Thoughts on BBLs 

By Morgan Clark  

Recently there was a tweet on Twitter showing a line of women in wheelchairs waiting to be wheeled onto the plane from the Dominican Republic. All of them just received a BBL or Brazilian Butt Lift. There are many debates about the woman’s body and the beauty standards of today, but, as a woman who claims to be a womanist, this makes me wonder, is getting a BBL something that should be encouraged, or does it feed into the patriarchal views of our society? 

 To be honest, I am torn about how I should feel about BBLs. On one side, I see it as a way for a woman to gain confidence. Women who do not have the “ideal” body type can change their bodies to make themselves feel good. I have seen many posts about how women feel so much better about themselves after the surgery. And that’s what I want for a woman, to look at her body and be happy with what she sees. I also know that having a BBL can help with a woman’s livelihood, because some sex workers have seen an increase in revenue after their surgeries. How can I be upset about that?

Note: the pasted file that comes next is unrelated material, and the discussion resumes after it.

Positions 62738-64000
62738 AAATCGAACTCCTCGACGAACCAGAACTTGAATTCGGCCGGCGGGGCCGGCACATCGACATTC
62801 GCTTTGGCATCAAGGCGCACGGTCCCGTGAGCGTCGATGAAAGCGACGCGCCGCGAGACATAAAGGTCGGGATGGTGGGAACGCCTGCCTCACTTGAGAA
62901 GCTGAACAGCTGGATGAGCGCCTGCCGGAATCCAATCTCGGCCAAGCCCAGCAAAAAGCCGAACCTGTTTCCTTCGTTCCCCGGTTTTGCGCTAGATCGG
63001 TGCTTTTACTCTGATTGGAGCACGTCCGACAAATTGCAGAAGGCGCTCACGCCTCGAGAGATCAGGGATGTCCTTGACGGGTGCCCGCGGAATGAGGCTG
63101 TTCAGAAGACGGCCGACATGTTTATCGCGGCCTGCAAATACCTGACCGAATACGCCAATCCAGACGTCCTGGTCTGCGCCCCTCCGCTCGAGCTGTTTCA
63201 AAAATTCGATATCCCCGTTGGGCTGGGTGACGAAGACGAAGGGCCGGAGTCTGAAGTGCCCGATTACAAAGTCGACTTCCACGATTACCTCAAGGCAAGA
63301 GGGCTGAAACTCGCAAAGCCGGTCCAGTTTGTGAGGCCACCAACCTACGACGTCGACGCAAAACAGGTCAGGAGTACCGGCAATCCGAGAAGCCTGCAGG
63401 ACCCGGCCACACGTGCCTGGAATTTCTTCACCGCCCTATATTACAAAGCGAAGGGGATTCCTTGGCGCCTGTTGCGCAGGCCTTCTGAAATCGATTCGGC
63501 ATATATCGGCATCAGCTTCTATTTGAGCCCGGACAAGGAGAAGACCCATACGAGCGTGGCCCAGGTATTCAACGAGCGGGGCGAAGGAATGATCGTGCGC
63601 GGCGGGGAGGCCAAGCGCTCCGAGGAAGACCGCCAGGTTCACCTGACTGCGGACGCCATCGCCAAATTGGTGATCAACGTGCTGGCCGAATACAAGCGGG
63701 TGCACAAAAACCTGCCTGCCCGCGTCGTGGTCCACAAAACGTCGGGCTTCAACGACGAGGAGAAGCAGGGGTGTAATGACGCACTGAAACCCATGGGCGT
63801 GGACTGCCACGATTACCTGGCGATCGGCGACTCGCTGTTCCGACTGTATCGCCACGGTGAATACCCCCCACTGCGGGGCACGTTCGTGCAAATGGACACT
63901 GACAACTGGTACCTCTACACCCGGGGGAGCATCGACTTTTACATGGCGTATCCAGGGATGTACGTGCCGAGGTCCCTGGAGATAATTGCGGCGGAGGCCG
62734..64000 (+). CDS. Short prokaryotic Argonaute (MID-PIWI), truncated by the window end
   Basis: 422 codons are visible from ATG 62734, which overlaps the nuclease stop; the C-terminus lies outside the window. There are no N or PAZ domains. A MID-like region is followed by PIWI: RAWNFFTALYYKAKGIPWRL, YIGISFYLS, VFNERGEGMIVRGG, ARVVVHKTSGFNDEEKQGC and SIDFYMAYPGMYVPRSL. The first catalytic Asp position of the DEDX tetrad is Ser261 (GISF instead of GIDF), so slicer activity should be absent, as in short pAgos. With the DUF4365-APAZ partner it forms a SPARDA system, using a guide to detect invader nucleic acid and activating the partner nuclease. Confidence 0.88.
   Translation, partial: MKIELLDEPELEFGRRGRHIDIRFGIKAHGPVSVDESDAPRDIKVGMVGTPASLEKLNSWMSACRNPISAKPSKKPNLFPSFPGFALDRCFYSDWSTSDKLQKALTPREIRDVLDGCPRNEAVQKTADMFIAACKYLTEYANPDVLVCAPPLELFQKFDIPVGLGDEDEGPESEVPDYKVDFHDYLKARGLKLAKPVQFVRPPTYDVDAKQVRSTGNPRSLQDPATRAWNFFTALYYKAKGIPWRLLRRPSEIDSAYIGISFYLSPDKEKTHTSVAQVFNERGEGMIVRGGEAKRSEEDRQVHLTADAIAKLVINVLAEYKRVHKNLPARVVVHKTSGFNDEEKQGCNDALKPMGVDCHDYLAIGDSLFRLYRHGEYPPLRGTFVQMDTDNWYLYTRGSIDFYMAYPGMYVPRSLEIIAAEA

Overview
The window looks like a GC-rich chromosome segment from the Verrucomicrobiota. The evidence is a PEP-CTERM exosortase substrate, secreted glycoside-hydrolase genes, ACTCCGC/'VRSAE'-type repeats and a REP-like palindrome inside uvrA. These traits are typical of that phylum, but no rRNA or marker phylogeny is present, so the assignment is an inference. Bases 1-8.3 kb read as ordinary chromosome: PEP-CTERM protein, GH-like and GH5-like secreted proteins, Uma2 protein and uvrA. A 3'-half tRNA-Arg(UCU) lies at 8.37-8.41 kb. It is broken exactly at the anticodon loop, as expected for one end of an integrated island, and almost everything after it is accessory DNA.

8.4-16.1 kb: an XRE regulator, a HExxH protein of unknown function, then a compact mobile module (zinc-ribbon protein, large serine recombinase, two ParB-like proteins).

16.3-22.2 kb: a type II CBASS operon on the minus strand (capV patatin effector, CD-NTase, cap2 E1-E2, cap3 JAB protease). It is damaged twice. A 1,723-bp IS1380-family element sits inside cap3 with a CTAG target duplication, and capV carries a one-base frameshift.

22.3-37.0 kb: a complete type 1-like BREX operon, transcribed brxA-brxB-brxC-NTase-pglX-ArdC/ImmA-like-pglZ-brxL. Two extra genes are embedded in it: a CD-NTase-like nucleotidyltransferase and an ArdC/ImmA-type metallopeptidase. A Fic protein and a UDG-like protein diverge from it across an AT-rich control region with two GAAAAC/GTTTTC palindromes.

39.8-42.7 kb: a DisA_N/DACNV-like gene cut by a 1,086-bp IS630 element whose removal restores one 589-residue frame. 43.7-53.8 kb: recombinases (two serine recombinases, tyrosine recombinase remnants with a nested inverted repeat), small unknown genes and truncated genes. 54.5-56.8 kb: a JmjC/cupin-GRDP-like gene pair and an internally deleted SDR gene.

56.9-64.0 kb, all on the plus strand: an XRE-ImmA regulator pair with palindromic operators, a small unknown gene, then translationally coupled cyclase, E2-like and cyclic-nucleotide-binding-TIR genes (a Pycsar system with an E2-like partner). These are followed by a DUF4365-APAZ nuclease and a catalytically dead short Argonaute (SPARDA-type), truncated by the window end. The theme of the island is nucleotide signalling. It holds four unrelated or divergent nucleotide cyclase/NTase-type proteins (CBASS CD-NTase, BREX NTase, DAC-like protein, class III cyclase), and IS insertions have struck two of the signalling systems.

And I’m not, but I do think that BBL should be criticized just a bit. First, BBL is a fairly new procedure started in the ’60s by Ivo Pitanguy, the plastic surgeon known for creating the Brazilian Butt Lift. With it being a new procedure, we really do not know how it will affect the body when the patients are older. Also, there is a high mortality rate, one in 3,000 can die according to the American Plastic Surgeon Society. That’s a high number if you ask me. There are also critiques on how the BBL allows white women to achieve a shape that is looked down on in black women. There is truth in that statement that deserves another essay, but there are also a lot of black women getting this procedure. I believe that the standards of beauty have changed, and now women with small waists and protruding butts are deemed more beautiful/desirable. I feel as though although BBLs make a lot of women happy, but it can also be a way to conform to certain patriarchal views. We know from history that society has always placed a certain body type to be more desirable than other body types, and I think this time around it’s a BBL body. So, if a woman is getting a BBL, can one argue that she only wants to appeal to the male gaze? Or, does this surgery allow women to have agency over their own bodies? 

I think to answers those questions you must ask: “Why are you getting a BBL?” And, depending on the answer, you can see if it’s for them or to fit into society.